5 predictions for cyber security in 2019

26/03/19 Security

Last year completely refuted doubts about the increasing cyber security risks. Hackers, obtained sensitive data on hundreds of German politicians, including Chancellor Merkel and accessed data relating to tens of millions of Facebook accounts. The year also confirmed that hacking has become a means for political activists and an effective tool for professional criminals who have discovered a lucrative opportunity on the internet. What conclusions can we draw from these events for 2019?

1. ATTACK ON THE INTERNET OF THINGS

For some time now there has been an opportunity to exploit devices and various sensors connected to the internet. However, with their greater use in industry, the energy sector and in building management, the risk has increased significantly. The Internet of Things (IoT) devices are usually not designed with security in mind. Hackers can easily take complete control and deploy botnets targeting IoT devices. By amassing a botnet army, it is possible to attack selected web services or the infrastructure of an internet service provider. An artillery barrage is still awaiting. Running under IoT even more powerful devices have grown, with greater computing power and relatively high demands on the capacity of communication links. Hand in hand with this grows the consequences of their misuse.

2. MORE ATTACKS ON THE PUBLIC SECTOR

Even though we cannot tell in advance whether we will soon have extensive attacks on the infrastructure of a country, we can be sure that all kinds of attacks last year happened against many public organisations and cities. Two examples are the following incidents that took place in the USA. At the end of last year, the US Department of Justice secured an indictment against two hackers. The hackers had used ransomware to encrypt the data of several cities, hospitals and other public institutions, and by demanding a ransom they received over 6 million USD. A somewhat bigger incident involved a long-term attack by Iranian hackers on roughly two hundred American cities, ports, universities and hospitals. These incidents only confirm a greater focus by attackers on the public sector.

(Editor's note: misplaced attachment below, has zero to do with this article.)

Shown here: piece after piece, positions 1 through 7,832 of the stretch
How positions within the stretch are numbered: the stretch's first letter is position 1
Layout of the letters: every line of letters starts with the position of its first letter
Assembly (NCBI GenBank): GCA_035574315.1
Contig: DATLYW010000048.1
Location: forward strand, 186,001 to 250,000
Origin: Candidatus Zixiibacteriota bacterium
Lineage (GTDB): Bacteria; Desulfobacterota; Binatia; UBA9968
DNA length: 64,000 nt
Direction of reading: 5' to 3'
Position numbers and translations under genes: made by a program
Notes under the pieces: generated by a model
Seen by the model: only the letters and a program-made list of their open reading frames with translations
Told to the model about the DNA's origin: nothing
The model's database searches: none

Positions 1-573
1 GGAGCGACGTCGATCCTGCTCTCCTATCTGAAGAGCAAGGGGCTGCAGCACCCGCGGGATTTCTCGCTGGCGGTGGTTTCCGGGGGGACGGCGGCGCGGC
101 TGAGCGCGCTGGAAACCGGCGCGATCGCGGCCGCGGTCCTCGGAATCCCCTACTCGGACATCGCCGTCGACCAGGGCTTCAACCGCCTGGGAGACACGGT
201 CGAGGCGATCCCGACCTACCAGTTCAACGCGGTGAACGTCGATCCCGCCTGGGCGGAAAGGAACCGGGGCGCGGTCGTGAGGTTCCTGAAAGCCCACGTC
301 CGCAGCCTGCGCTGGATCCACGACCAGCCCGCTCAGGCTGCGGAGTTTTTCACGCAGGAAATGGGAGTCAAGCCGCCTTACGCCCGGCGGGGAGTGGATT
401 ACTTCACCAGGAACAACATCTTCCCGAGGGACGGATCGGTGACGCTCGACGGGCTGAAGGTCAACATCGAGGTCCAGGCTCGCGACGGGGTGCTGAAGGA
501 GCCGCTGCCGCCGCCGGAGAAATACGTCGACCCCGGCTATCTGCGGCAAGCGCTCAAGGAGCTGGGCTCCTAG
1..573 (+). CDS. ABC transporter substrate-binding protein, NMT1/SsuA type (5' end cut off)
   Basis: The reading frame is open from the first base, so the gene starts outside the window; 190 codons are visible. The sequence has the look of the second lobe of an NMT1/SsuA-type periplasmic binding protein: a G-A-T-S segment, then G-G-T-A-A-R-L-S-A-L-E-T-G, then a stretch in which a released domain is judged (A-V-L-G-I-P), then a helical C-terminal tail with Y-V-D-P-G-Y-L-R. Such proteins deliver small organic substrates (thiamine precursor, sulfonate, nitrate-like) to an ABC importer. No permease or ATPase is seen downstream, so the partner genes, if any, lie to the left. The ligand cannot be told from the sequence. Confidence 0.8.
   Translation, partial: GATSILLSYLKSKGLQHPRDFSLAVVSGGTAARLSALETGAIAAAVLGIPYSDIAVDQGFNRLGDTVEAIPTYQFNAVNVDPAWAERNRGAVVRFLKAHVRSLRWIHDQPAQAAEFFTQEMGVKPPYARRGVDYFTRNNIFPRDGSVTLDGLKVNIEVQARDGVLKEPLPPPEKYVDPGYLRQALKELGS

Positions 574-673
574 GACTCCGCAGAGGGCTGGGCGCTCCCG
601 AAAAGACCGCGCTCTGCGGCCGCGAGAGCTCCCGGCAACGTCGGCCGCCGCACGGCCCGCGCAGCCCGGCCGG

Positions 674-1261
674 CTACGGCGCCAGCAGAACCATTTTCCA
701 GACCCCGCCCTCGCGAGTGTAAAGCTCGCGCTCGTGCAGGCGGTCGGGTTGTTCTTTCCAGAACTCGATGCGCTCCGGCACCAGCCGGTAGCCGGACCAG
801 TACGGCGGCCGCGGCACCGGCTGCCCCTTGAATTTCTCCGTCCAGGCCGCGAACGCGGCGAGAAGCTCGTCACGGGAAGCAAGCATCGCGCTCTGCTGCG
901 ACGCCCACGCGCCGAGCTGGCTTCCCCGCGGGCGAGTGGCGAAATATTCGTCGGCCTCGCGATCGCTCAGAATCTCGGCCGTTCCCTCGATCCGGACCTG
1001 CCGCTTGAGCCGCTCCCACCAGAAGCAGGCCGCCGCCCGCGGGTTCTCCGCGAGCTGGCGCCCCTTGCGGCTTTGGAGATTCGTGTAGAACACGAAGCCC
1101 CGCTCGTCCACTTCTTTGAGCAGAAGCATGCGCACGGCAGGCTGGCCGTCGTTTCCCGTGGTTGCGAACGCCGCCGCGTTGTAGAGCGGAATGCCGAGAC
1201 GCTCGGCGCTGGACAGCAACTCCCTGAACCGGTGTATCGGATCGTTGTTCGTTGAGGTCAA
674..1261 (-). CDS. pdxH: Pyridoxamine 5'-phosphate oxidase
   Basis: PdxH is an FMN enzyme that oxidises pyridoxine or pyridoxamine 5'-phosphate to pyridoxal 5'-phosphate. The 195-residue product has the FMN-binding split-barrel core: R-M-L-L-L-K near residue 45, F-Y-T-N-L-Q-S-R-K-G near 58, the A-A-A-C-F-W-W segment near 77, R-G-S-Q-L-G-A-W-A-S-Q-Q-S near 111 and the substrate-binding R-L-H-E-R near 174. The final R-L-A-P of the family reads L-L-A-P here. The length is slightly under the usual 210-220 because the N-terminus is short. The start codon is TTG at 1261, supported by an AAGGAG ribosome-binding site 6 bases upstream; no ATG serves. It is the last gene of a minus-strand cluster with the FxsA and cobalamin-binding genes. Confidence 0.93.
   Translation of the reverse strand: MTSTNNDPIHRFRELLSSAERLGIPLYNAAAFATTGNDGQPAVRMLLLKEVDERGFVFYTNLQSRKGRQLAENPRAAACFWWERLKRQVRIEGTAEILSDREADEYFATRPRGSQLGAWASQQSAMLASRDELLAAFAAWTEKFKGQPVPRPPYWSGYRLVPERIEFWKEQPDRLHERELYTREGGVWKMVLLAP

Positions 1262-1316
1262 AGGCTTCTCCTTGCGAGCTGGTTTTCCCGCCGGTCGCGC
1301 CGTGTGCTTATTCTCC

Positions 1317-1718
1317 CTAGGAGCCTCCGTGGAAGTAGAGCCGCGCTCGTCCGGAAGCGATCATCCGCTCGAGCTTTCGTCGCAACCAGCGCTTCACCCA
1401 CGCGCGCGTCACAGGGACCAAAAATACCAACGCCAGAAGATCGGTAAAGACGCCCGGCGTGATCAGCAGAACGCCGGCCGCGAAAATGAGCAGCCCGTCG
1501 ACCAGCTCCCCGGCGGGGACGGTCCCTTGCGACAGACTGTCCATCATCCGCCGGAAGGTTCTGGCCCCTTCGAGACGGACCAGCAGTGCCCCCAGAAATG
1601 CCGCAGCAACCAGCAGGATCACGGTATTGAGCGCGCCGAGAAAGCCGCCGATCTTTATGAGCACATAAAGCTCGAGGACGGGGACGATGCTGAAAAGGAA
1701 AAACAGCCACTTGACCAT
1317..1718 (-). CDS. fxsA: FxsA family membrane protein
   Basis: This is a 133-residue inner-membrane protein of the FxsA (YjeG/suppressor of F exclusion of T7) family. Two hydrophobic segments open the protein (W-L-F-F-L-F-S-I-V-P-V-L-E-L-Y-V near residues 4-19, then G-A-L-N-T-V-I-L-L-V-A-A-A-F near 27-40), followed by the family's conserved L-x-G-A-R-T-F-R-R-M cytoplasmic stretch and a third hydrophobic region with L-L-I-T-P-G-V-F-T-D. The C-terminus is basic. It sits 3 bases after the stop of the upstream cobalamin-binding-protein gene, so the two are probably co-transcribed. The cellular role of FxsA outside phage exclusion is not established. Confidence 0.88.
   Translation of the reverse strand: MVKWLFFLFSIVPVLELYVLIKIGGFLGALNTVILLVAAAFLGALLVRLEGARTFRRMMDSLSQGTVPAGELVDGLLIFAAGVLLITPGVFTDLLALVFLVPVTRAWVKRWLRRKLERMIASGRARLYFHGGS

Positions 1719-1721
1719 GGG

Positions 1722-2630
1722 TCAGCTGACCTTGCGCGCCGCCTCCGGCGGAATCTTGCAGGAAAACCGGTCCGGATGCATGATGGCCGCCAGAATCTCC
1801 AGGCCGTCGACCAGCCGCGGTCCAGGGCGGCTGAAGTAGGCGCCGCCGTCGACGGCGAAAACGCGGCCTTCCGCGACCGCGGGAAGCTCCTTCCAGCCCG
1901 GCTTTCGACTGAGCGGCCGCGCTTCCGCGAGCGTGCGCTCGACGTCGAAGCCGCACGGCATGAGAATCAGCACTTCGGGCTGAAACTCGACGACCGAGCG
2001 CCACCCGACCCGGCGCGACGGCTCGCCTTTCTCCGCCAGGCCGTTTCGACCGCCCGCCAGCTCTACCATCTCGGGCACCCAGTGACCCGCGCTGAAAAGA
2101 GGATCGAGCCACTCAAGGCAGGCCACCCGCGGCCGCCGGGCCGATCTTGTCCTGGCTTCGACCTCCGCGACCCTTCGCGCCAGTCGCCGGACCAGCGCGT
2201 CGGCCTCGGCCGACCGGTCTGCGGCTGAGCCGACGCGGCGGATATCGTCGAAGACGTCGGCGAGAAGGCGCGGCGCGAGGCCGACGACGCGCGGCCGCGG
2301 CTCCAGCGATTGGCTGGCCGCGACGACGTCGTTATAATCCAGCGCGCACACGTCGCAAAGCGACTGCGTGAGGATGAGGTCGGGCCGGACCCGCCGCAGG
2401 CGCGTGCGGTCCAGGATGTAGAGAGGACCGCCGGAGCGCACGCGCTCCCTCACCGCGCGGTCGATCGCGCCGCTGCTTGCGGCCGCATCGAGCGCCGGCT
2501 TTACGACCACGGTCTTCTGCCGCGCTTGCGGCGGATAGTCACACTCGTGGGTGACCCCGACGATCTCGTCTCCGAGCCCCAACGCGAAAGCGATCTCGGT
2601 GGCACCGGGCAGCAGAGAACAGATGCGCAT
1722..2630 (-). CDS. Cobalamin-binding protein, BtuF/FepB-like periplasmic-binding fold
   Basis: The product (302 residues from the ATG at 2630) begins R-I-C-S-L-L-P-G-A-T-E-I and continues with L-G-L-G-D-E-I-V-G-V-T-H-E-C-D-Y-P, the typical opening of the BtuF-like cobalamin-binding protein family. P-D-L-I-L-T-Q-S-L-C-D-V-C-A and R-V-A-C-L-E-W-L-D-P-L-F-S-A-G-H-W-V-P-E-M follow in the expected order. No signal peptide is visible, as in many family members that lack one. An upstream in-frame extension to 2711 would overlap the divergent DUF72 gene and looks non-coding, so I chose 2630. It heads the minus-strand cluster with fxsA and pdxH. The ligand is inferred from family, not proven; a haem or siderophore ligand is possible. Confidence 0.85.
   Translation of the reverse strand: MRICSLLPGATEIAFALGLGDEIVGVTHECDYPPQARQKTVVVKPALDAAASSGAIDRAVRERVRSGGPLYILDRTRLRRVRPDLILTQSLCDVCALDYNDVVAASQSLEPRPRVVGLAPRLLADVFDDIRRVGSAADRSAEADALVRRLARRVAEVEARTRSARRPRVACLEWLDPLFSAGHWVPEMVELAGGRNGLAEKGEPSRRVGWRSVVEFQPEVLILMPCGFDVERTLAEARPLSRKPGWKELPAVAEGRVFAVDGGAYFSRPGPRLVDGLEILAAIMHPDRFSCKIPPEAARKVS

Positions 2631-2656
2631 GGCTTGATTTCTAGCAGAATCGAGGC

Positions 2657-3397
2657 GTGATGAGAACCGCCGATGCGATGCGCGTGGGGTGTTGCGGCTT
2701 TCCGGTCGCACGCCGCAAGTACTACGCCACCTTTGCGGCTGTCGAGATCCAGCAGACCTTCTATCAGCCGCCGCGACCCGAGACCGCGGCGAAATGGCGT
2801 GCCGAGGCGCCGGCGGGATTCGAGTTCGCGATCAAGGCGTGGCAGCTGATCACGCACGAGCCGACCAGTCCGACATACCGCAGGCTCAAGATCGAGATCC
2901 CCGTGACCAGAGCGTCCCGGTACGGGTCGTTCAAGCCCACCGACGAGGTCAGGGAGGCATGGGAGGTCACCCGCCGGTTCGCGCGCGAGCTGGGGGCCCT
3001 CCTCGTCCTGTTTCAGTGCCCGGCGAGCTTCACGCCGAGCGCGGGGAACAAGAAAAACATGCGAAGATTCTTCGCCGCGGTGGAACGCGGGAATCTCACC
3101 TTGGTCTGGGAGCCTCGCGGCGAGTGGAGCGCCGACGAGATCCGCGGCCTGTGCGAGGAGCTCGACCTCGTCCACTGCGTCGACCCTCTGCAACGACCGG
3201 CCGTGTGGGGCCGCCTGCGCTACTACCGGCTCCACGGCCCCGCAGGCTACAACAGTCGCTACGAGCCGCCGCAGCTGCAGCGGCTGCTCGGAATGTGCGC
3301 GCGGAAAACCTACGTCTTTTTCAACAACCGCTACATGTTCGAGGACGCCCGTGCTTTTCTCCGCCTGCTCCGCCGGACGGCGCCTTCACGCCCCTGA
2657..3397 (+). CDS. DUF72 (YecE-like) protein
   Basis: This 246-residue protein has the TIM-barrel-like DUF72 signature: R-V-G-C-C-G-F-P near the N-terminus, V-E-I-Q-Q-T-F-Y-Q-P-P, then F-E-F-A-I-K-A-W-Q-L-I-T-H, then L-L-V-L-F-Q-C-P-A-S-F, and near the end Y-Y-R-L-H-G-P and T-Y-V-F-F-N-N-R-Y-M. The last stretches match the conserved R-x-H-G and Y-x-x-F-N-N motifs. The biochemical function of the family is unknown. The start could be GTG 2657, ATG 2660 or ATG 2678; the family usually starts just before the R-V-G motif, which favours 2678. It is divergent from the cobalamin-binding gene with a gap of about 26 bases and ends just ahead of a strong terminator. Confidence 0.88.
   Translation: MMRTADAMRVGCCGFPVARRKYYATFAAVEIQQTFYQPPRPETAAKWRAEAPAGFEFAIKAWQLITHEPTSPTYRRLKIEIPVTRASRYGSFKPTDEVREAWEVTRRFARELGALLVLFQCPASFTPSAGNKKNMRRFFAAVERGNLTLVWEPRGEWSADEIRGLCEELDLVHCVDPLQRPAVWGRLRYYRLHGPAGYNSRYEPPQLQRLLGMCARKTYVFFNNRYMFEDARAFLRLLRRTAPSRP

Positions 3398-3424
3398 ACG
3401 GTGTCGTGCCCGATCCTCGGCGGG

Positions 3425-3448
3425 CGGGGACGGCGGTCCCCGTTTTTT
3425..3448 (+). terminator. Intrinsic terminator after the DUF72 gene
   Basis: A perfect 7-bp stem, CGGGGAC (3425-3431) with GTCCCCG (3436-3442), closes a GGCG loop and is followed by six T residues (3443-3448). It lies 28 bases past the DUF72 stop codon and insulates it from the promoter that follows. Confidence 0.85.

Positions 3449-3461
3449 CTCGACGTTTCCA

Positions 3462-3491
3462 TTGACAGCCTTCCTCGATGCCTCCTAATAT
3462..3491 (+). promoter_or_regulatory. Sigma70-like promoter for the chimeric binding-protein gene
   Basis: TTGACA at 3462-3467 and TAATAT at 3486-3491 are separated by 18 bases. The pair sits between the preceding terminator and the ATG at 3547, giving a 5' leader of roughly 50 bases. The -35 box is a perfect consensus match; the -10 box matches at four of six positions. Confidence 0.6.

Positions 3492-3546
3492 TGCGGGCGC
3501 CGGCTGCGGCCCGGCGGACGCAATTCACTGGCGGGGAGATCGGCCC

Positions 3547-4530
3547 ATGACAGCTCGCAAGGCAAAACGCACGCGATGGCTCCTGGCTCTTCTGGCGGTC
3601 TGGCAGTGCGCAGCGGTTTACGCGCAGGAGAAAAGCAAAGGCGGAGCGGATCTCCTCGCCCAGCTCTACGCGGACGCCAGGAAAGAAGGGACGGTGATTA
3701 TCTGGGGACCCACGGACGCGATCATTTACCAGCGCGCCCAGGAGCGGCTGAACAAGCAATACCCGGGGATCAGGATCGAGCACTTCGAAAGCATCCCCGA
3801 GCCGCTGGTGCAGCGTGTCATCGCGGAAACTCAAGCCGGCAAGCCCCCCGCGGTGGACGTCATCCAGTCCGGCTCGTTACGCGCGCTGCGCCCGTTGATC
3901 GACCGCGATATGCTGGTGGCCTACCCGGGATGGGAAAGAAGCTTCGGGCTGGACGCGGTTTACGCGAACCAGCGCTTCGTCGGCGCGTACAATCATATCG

3. ARTIFICIAL INTELLIGENCE AT YOUR SERVICE

One of the most powerful technologies in the service of cyber security is machine learning and artificial intelligence. Today, we can make security devices act autonomously. So, we can hunt for sophisticated threats based on behavioural analysis of networks, and when positively detecting a threat, the device can automatically take the necessary preventative measures. Unfortunately, the new technology can be also be used in reverse in preparing sophisticated attacks. So, this year we can expect new intelligent security technologies, but also a more intensive use of artificial intelligence by hackers. Take the DeepLocker malware, which uses machine learning techniques to hide from security tools to attack as many devices as possible.  While sophisticated tools had once only been available to security services in some countries, now they can be used by any reasonably good hacker.

4. GROWING SHORTAGE OF SECURITY EXPERTS

The lack of cyber security specialists is one of the main reasons for the vulnerability of most public and private sector institutions. Research carried out by EY’s Attractiveness Survey: Building a Better Working Europe pointed out that almost half of firms (48%) lack experts in information security. Worldwide there is almost a 3 million shortfall of cyber security specialists (according to ISC Cybersecurity Workforce). The demand will continue to grow because of legislative changes.
 
 

Cybersecurity Workforce Study 2018 world map

Lack of experts in 2018 IT security according to regions; source: (ISC)'s Cybersecurity Workforce Study

5. HIGHER NUMBER OF CONVICTIONS WON’T DISCOURAGE HACKERS

It may have seemed that 2019 began in encouraging way that cyber crime is not worth the risk and would serve as a deterrent to would-be cyber criminals. Widely reported in the media two cases ended up in the conviction of the hackers. The first of them was sentenced to 10 years for an attack on medical devices (including a children's hospital). The second case took place in the UK, where in autumn 2016 Daniel Kaye with the help of a botnet took down the whole of the internet in Liberia. Rival local internet providers were involved. One of them used the services of Kaye to knock out the other. But the attack was so huge it shut down connectivity across the country. The damage ran into tens of millions of US dollars.
 
With such cases as these from the media, we can draw a similarity with airline accidents. Each incident makes the impression that computer-related crime is an extremely risky business. In reality, hackers feel almost untouchable and know they can get away with it. Computer crime, as a result, remains the fastest growing type of crime, as is currently happening in Great Britain.